Canadian privacy regulators launch principles for the responsible development and use of generative AI

December 7, 2023

Federal, provincial and territorial privacy authorities have launched a set of principles to advance the responsible, trustworthy and privacy-protective development and use of generative artificial intelligence (AI) technologies in Canada.

The authorities introduced the principles during an international symposium on privacy and generative AI, hosted this week in Ottawa by the Office of the Privacy Commissioner of Canada.

Artificial intelligence (AI) is an advanced form of information processing created for the purpose of automating and/or enhancing the performance of human tasks. Generative AI is a subset of machine learning in which systems are trained on massive information sets – often including personal information.

While AI presents potential benefits across many domains and in everyday life, the regulators note that there are also risks and potential harms to privacy, data protection, and other fundamental human rights if these technologies are not properly developed and regulated.

Organizations have a responsibility to ensure that products and services that are using AI comply with existing domestic and international privacy legislation and regulation.

Subject matter experts within the Office of the Information and Privacy Commissioner (OIPC) of Alberta contributed to the development of the principles being launched this week.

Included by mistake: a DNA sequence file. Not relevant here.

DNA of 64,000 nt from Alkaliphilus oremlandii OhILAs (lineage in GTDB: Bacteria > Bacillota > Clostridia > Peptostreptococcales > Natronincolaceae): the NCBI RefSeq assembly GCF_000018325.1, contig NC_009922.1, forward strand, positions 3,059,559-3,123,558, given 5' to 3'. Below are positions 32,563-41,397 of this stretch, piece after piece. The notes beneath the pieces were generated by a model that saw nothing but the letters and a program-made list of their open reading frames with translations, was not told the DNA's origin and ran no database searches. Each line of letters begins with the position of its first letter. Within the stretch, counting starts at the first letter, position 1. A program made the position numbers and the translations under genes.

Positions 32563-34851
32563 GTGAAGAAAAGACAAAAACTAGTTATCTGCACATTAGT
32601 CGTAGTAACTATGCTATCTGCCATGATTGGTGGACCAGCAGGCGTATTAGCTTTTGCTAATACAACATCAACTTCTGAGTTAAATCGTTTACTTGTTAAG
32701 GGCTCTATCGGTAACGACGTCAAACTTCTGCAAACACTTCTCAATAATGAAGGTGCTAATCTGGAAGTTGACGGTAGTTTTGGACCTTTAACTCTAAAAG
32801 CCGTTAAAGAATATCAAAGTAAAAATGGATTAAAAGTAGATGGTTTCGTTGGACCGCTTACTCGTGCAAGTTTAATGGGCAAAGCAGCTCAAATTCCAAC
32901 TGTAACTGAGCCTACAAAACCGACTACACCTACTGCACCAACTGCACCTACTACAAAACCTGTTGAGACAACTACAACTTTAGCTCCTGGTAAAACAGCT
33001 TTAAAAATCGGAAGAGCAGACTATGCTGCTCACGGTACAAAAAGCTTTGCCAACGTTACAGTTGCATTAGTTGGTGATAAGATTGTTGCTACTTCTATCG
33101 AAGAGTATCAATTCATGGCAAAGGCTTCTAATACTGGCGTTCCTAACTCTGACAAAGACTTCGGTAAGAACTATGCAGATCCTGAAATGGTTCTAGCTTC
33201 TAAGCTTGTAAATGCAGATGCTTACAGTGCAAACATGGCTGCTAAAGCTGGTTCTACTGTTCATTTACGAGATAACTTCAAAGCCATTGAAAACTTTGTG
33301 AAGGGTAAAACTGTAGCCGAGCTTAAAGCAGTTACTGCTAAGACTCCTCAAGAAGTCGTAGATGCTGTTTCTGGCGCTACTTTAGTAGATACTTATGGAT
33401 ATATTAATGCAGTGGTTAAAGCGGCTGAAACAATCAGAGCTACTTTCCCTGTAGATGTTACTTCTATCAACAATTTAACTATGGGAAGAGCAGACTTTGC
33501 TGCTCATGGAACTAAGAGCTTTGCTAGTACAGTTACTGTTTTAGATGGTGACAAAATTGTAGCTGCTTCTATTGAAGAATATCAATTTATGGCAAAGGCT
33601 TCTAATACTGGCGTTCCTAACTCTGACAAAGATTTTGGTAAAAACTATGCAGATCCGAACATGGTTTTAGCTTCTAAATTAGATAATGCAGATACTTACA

“These are high level principles intended for organizations that develop, customize or implement generative artificial intelligence for their clients,” said Information and Privacy Commissioner Diane McLeod. “In the Alberta context, this would include some of our universities and the Alberta Machine Learning Institute, amongst others. Smaller custodians that are more likely to buy AI products directly from vendors can refer to our Guidance for Small Custodians on the use of Artificial Intelligence, released last week. Our office places a high priority on assisting organizations which are using AI and other innovative technologies, and we hope to develop similar supports in the near future.”

The joint document issued today lays out how key privacy principles apply when developing, providing, or using generative AI models, tools, products and services. These include:

  • establishing legal authority for collecting and using personal information and, when relying on consent, ensuring that it is valid and meaningful;
  • being open and transparent about the way information is used and the privacy risks involved;
  • making AI tools explainable to users;
  • developing safeguards for the protection of privacy rights; and
  • limiting the sharing of personal, sensitive or confidential information.

Developers are also urged to take into consideration the unique impact that these tools can have on vulnerable groups, including children.

The document provides examples of best practices, including implementing “privacy by design” into the development of the tools, and the labelling content created by generative AI.

Click here to read the Principles for Responsible, Trustworthy and Privacy-Protective Generative AI Technologies.

Through the Office of the Information and Privacy Commissioner (OIPC) in Alberta, the Commissioner performs the responsibilities set out in Alberta’s three access to information and privacy laws, the Freedom of Information and Protection of Privacy Act (FOIP Act), the Health Information Act (HIA) and the Personal Information Protection Act (PIPA). The Commissioner operates independent of government.

For more information:

Elaine Schiman
Communications Manager
Office of the Information and Privacy Commissioner of Alberta
Mobile: (587) 983-8766